I learnt at a conference a few years ago that when an African comes out as gay/queer, they come out with their whole family. With Leonard’s sexuality being an open book now, and with him being back home, the rejection squarely kicked in. Kasiva was ostracized by relatives, friends, neighbours, church members, fellow business people, the whole lot! She had not realised what she had signed up for by openly standing in support of her son. She also feared for her family’s security at the home in the Dagoretti area.
“Nobody wanted to identify with me. I would go to the market to buy vegetables or to the butchery to buy meat and the moment I would turn my back, people would start laughing.” The pain stigma returned anew, this time, worse than those years ago with her sister.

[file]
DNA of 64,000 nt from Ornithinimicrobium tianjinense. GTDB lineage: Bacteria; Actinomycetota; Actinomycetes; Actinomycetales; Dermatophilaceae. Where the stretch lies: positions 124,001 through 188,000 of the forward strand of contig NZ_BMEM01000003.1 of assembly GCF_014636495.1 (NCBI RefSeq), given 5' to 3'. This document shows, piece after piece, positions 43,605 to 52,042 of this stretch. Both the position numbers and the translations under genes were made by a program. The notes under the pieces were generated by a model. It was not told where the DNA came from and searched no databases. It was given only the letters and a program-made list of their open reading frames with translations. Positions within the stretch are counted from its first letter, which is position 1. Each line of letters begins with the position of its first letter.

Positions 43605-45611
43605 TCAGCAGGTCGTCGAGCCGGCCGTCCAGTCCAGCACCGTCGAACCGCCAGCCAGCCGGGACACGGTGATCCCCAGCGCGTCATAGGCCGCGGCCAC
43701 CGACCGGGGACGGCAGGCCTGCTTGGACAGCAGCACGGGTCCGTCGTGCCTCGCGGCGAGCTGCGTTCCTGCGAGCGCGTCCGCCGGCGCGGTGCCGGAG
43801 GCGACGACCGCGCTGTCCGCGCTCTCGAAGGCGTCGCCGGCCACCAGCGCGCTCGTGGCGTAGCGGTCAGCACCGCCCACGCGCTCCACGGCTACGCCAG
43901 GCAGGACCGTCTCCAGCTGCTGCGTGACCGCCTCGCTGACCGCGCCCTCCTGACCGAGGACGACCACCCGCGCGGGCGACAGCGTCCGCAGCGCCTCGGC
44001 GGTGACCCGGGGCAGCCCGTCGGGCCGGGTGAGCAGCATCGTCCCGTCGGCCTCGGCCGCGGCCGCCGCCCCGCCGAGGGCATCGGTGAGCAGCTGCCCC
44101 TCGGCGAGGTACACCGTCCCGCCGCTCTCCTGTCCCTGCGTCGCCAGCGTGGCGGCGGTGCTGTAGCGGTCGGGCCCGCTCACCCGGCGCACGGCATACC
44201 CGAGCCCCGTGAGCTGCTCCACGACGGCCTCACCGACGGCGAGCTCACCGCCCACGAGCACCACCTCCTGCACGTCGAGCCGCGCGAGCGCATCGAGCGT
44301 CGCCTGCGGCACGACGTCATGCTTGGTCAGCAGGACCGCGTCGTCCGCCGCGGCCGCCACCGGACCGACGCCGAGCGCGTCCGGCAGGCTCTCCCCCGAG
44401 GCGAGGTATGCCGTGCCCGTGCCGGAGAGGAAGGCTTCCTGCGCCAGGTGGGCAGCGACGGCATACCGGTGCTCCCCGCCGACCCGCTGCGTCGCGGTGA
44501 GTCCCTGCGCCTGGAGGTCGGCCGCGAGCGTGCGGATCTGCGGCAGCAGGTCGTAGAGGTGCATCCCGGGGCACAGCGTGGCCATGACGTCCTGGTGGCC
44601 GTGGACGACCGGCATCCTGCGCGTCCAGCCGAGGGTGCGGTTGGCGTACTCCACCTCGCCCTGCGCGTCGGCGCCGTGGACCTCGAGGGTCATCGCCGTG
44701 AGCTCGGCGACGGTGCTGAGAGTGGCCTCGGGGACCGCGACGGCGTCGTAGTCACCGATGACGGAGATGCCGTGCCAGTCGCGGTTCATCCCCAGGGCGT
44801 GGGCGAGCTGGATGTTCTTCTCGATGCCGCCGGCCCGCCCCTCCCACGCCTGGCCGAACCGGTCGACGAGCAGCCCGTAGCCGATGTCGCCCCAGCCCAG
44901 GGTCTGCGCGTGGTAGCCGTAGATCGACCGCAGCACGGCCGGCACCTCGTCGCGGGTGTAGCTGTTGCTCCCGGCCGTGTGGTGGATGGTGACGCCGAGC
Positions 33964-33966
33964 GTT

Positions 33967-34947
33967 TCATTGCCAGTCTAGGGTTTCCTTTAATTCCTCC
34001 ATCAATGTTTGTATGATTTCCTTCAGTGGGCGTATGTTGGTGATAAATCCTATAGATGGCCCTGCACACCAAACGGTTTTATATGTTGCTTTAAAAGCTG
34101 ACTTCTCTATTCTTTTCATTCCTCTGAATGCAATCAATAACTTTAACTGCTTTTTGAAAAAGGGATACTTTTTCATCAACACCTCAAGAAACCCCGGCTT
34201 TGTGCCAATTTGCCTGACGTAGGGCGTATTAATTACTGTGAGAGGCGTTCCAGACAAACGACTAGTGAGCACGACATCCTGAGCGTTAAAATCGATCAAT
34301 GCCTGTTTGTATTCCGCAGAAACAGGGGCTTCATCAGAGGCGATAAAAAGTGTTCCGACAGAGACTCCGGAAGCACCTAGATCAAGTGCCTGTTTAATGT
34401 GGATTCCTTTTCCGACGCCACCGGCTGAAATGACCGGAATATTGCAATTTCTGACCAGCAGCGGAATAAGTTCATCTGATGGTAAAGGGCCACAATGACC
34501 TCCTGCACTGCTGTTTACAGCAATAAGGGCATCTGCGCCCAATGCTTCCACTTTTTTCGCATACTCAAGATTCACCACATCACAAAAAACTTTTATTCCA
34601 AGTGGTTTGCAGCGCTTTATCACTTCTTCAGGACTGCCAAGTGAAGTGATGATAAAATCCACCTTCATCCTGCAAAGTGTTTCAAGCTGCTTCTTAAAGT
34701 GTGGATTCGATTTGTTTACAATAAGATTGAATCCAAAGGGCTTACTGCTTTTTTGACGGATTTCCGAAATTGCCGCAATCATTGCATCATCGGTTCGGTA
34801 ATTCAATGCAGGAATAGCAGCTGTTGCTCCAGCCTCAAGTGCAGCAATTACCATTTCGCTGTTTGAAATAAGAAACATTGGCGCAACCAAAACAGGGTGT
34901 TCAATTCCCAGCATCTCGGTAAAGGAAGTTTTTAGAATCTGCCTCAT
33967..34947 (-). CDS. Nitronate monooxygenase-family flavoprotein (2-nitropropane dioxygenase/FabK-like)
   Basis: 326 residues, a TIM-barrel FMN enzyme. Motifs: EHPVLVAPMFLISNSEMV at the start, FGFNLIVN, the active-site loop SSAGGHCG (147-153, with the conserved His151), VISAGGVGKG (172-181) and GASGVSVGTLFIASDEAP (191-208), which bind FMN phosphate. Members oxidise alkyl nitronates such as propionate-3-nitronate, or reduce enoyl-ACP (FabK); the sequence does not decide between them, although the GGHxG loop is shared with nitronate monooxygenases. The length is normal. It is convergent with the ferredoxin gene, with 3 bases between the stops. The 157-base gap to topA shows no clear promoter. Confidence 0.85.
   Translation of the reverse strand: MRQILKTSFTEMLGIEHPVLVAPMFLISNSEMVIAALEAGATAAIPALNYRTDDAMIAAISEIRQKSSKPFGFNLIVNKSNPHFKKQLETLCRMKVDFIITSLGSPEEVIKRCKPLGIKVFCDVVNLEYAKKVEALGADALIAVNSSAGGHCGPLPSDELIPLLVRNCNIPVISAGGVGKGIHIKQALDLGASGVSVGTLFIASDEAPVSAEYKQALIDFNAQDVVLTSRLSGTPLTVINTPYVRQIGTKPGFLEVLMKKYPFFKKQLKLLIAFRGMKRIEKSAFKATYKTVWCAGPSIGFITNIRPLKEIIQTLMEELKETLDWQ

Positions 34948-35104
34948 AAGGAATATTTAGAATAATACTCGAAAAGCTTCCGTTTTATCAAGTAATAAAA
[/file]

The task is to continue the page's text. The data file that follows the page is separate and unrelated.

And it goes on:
In the years gone by, her relationship with Leonard has grown from strength to strength. “I am so happy that he came out as gay and decided to live as a gay man in Kenya. I’d be more worried if he came out as gay and he was away from me. I can see him happy, I can check on him and I have been able to see him transform.
“I’d like to encourage parents to embrace their children. Talk to them about what they feel about their orientation; let’s be open to our children. Let us not put barriers to communication.”
Kasiva has severed relationships with individuals who seem spiteful towards her and her children. The accusations have been levelled at the whole family, insinuating that they are in the business of recruiting young people into homosexuality.
“I wish we could have honest discussions within our churches. My bishop has been supportive of me, even calling me during the absence to find out why I had kept away from the church,” she says. “The problem, I think, is with the congregants more, the ones who are trying to prove they are ‘holy’.”